Biosimilarity does not mean extrapolation of all indications Posted 28/04/2017

In his presentation at the SMi 3rd Annual Biosimilars USA Conference, Dr Brad Jordan, Director of Global Regulatory and R & D Policy at Amgen, outlined five principles that address four key considerations for biosimilar interchangeability [1]. The second of these principles is that biosimilarity does not mean extrapolation of all indications.

Issues
Issues associated with extrapolation of indications for biosimilars include:

  • Biosimilarity in one indication does not intrinsically prove biosimilarity in all other indications
  • A pharmacist should never be asked to verify a patient’s medical condition before dispensing a medication

Examples
1. European epoetin alfa biosimilar initially not approved for subcutaneous route of administration due to inadequate evidence. The epoetin alfa biosimilar Binocrit was originally marketed in the European Union (EU) in August 2007 for anaemia and chronic kidney failure via the intravenous route only. However, in April 2016, the European Commission (EC) approved a type II variation for the addition of a subcutaneous route of administration for Binocrit’s nephrology (kidney function) indication [2].

2. Canadian biosimilar infliximab initially not approved for inflammatory bowel indications due to inadequate evidence. Inflectra was originally approved by Health Canada in January 2014 for treatment of patients with ankylosing spondylitis, psoriatic arthritis, plaque psoriasis and rheumatoid arthritis. [3]. Then in June 2016 that approval was extended to cover three extra indications: Crohn’s disease (CD), fistulising Crohn’s disease and ulcerative colitis (UC). Approval for CD and UC was originally not granted ‘due to differences between Inflectra and Remsima and their respective reference products’ [4].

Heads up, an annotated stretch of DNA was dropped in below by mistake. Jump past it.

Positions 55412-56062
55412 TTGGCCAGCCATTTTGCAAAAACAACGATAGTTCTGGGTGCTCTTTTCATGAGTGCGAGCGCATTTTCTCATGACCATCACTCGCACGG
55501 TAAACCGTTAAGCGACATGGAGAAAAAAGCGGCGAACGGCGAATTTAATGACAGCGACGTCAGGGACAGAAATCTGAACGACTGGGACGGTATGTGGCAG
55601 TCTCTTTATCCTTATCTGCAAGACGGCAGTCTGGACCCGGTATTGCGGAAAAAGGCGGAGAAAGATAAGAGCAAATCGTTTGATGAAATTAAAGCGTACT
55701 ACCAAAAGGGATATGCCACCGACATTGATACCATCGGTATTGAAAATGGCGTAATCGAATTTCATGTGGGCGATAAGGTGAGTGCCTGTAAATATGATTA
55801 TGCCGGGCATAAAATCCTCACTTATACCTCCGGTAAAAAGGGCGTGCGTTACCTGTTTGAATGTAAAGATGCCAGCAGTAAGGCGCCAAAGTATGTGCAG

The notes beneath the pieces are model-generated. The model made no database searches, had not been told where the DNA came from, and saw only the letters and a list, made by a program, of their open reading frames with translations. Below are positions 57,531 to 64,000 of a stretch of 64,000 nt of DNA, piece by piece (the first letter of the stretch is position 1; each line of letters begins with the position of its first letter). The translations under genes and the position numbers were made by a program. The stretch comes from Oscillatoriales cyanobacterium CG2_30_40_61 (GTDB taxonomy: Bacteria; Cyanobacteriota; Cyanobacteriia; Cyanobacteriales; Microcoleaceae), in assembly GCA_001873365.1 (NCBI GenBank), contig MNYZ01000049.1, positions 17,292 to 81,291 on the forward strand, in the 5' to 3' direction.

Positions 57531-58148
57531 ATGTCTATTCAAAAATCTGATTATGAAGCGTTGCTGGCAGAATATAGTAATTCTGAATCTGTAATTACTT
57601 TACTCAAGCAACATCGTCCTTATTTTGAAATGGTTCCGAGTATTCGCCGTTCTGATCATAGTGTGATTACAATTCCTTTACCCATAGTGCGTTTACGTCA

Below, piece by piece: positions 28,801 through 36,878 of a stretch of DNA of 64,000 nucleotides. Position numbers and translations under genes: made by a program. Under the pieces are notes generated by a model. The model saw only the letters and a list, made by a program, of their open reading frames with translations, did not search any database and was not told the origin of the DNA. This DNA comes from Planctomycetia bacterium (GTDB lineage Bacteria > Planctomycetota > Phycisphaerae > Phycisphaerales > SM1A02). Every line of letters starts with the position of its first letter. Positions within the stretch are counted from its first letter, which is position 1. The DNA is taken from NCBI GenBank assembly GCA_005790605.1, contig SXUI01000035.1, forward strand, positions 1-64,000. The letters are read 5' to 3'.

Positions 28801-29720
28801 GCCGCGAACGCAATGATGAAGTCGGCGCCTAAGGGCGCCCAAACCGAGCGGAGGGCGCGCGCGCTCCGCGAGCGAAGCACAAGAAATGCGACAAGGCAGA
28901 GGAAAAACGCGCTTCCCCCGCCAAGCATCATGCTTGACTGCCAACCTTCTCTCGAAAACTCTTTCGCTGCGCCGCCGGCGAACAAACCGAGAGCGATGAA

Policy considerations
Dr Jordan believes that the following need to be taken into account when considering biosimilars and extrapolation:

  • Only biosimilars that meet the regulatory criteria for full extrapolation should be interchangeable at the pharmacy
  • Exception: label ‘carve-outs’ for exclusivity (IP protected indications)

The International Federation of Pharmaceutical Manufacturers and Associations (IFPMA) has stated that ‘competent authorities should designate interchangeability only if the SBP [similar biotherapeutic product] meets the regulatory requirements for all indications and conditions of use (for example, patient populations and routes of administration) for the RBP [reference biotherapeutic product] and is licensed for all accessible indications for the RBP’.

Related article
Product-specific pharmacovigilance

Sound pharmacy practices for biosimilars

Safe switching for biosimilars

Biosimilarity is not interchangeability

References
1. Jordan B. Regulatory implications for implementing biosimilar interchangeability: addressing policy and practical concerns. SMi 3rd Annual Biosimilars USA Conference;16-17 November 2016; Iselin, New Jersey, USA.
2. GaBI Online - Generics and Biosimilars Initiative. New administration route for epoetin alfa biosimilar Binocrit [www.gabionline.net]. Mol, Belgium: Pro Pharma Communications International; [cited 2017 Apr 28]. Available from: www.gabionline.net/Biosimilars/News/New-administration-route-for-epoetin-alfa-biosimilar-Binocrit
3. GaBI Online - Generics and Biosimilars Initiative. Infliximab SEB launched in Canada [www.gabionline.net]. Mol, Belgium: Pro Pharma Communications International; [cited 2017 Apr 28]. Available from: www.gabionline.net/Biosimilars/News/Infliximab-SEB-launched-in-Canada
4. GaBI Online - Generics and Biosimilars Initiative. Health Canada approves Inflectra biosimilar for extra indications [www.gabionline.net]. Mol, Belgium: Pro Pharma Communications International; [cited 2017 Apr 28]. Available from: www.gabionline.net/Biosimilars/News/Health-Canada-approves-Inflectra-biosimilar-for-extra-indications

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